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Posted: March 26, 2008
Battelle Ventures Invests in BioNanomatrix, Leading the DNA-Analysis Company's $5.1-million Series A Funding Round
(Nanowerk News) Battelle Ventures, LP, has led the $5.1-million Series A funding round of BioNanomatrix, Inc., a Philadelphia-based company developing and commercializing nanoscale, single-molecule imaging and analytic platforms designed to dramatically reduce the time and cost needed to analyze the genome.
The round was joined by Battelle Ventures’ affiliate fund, Innovation Valley Partners, and by KT Venture Group (the investment partner of KLA-Tencor). Seed investors Ben Franklin Technology Partners and 21Ventures also participated in the financing, through debt conversion.
“By applying its nanotechnology-based, single-molecule detection capabilities to the development of innovative products for genetic analysis and clinical diagnostics, BioNanomatrix has the potential to successfully commercialize a truly disruptive technology – one that could significantly reduce the time, complexity and cost dynamics of sequencing the genome and carrying out genetic analyses,” said Battelle Ventures General Partner Tracy Warren.
“Today, the high cost and complexity of obtaining and analyzing these data have greatly limited their broad utility for gene discovery, clinical diagnostics and pharmaceutical research and development, as well as for applying individual genomic data to disease prevention, diagnosis and treatment,” she continued.
“We believe that the breakthrough BioNanomatrix technology has the potential to fundamentally change the current marketplace dynamic, enabling widespread adoption of genomics-based medicine,” she said.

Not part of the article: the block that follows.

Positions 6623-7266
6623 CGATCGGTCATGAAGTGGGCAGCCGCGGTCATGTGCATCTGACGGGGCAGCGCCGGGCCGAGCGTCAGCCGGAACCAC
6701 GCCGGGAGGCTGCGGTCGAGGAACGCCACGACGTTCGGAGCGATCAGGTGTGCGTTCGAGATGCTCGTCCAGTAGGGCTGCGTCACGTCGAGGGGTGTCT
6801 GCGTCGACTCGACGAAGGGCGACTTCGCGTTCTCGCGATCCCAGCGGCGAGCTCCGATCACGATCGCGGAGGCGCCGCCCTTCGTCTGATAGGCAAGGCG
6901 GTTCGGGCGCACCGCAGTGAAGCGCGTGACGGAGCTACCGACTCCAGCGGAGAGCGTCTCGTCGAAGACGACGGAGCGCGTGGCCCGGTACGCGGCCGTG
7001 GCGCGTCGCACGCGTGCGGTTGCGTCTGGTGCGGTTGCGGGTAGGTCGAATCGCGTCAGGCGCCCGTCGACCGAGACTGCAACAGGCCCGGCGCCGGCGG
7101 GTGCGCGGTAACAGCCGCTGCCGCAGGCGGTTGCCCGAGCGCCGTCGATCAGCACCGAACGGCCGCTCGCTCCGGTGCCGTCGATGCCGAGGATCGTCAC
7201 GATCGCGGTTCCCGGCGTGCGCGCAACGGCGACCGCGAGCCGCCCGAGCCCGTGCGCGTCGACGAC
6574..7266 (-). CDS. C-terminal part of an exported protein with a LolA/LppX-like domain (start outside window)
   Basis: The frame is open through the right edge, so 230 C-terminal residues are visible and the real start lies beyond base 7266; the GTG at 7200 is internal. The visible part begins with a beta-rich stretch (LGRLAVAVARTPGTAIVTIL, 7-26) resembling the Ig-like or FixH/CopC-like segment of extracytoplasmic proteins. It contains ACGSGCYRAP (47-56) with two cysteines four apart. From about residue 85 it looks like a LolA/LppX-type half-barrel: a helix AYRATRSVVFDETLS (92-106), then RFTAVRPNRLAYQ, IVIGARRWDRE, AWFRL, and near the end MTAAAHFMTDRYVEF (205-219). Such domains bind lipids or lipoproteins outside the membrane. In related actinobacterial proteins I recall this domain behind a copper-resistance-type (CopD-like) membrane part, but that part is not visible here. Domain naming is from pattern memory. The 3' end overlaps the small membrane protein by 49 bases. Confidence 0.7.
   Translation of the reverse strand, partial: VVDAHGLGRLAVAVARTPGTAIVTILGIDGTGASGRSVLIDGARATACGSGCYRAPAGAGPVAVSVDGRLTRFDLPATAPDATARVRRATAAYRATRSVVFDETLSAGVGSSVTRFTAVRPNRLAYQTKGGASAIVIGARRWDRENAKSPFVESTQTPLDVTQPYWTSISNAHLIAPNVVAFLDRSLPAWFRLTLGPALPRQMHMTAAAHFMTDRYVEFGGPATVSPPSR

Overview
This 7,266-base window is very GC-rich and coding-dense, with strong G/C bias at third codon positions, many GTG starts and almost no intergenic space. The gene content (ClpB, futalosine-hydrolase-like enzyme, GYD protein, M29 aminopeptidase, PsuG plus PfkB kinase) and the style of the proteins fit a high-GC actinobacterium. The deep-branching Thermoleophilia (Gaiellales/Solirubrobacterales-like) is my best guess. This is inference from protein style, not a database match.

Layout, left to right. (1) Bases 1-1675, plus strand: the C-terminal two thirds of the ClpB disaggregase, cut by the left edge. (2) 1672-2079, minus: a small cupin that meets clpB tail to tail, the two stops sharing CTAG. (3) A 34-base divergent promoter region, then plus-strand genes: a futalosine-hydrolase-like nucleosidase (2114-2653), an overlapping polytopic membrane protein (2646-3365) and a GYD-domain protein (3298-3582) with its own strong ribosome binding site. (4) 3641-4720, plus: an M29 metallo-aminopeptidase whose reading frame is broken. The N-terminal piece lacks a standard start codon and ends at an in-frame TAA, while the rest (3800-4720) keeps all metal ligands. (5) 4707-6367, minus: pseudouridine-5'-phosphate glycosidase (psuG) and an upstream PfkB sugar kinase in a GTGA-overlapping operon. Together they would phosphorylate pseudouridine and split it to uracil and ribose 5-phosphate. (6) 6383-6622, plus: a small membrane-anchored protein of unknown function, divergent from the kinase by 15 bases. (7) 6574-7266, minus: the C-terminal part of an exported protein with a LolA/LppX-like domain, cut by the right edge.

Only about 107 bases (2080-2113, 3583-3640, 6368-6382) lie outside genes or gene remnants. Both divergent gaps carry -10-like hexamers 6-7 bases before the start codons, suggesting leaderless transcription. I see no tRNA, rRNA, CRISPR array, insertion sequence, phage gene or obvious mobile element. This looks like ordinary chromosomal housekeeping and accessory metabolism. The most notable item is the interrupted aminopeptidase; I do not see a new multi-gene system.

“BioNanomatrix’s whole genome imaging and analysis technology enables nanoscale identification and analysis of the entire genome, delivering single-molecule sensitivity in a highly parallel, high-throughput format,” explained BioNanomatrix CEO Michael Boyce-Jacino. “We are developing analytic platforms based on this technology that will rapidly and cost-effectively provide ultra-high-resolution analyses of genomic, epigenomic and proteomic information.”
Dr. Boyce-Jacino noted that the company has received several federal product-development grants and also is collaborating with a leading global life sciences firm to apply its analytic technology for near-term R&D applications.
“The most exciting application for BioNanomatrix’s technology, though, may be its potential to dramatically slash the cost of whole genome sequencing and analysis,” said Warren.
“The marketplace has been clamoring for significant reductions in genome sequencing and analysis costs, with such publicly declared targets as the $1,000 genome,” she said. “But BioNanomatrix has the potential to significantly leapfrog these ambitious cost goals, targeting a system that can sequence the genome in eight hours at a cost of just $100.”